We hear it all the time: I hate taking medication! I don’t blame you. I don’t like taking medication either, and I’m a pharmacist. My poor husband suffers every time he has a cold as I tell him “you’ll get over it” instead of offering him medication. But, if taken correctly, medications can do amazing things – stop life threatening infections, heal wounds, prevent you from having a heart attack, and help you live longer!
Medications are incredible, but there is always a cost. Like all of healthcare, the price for medications seems to be going up and not down. If you’re going to spend the money, you might as well get the maximum benefit from your medicine.
Here are some of my best tips on how to get the most from your medications:
- Make sure you have an up-to-date medication list and try to keep it with you at all times. This is so important. If your healthcare provider knows what you are actually taking, it helps them take better care of you! Don’t assume the list your provider has is correct. Ask your provider for a printout of your medications and compare it to your actual bottles at home. Let your provider know if anything needs to be fixed or updated. Don’t forget to include any over-the-counter or herbal products! These have side effects and drug interactions just like any other medicine.
- Take your medication as directed. It may be tempting to only take your pills every other day or a couple times per week to save costs, but medications need to be taken as directed to receive the full benefit. Many medications need to reach a constant level in your body in order to do their job; skipping doses impairs this process. If you have trouble remembering if you took your pills, try using a weekly pillbox to organize your medications. This simple tool takes out some of the guesswork! You can get pillboxes at many stores locally or online.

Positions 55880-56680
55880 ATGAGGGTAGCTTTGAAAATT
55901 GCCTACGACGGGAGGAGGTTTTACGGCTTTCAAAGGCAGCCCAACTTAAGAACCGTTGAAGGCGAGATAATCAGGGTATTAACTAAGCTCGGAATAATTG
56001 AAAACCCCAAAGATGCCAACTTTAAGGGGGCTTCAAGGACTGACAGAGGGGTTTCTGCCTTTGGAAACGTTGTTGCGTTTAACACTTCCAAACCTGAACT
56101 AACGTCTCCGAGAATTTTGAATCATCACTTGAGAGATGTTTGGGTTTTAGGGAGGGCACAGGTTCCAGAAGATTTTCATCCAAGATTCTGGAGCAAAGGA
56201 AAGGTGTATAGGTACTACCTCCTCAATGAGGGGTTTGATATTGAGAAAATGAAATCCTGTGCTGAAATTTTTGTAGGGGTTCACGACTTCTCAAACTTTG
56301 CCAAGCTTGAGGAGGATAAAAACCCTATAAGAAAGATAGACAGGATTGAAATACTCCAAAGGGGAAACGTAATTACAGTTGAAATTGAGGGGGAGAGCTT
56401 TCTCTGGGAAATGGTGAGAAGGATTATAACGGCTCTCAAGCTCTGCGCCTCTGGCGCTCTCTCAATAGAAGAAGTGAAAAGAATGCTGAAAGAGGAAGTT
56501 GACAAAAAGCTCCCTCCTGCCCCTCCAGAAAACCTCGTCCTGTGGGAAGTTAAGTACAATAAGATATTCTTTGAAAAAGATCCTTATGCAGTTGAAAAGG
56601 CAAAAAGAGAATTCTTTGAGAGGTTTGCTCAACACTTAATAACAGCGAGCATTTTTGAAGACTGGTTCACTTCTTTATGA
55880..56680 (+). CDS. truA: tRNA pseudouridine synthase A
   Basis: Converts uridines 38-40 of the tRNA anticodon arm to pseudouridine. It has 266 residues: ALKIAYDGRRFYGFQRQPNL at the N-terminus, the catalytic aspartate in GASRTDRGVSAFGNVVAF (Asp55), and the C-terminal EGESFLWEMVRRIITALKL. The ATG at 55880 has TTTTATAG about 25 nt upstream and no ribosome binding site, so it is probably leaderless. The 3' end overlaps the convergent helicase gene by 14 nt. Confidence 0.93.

- If a medication becomes too costly, ask your pharmacist about cheaper alternatives. There are often cheaper options – you just have to ask! Have your pharmacist write down more cost-effective options and bring these to your healthcare provider to discuss.
- Ask your provider or pharmacist before you start splitting pills. Some medications, especially long-acting forms, should not be split. Splitting these pills could cause you to get a large dose of the medication all at once and then nothing the rest of the day. This can result in serious side effects and leave your medical condition uncontrolled.
- Consider pharmacogenetic testing. This is a lab test done to measure how you uniquely respond to certain medications. Science has long known that different people react differently to the same medication, but we are just starting to have the tools to figure out why. The test will show which medications your body processes well, which medications it metabolizes too quickly (making the medication ineffective), and which medications tend to build up and cause problems. Getting tested ensures that your doctor will choose medications that work for you and don’t cause unnecessary side effects – the right drug at the right dose. The potential cost-savings and avoidance of adverse effects makes pharmacogenetic testing very appealing to both patients and providers. Many places are offering this testing which may or may not be covered by your insurance. Be sure you are using a reputable lab if you choose to do this testing.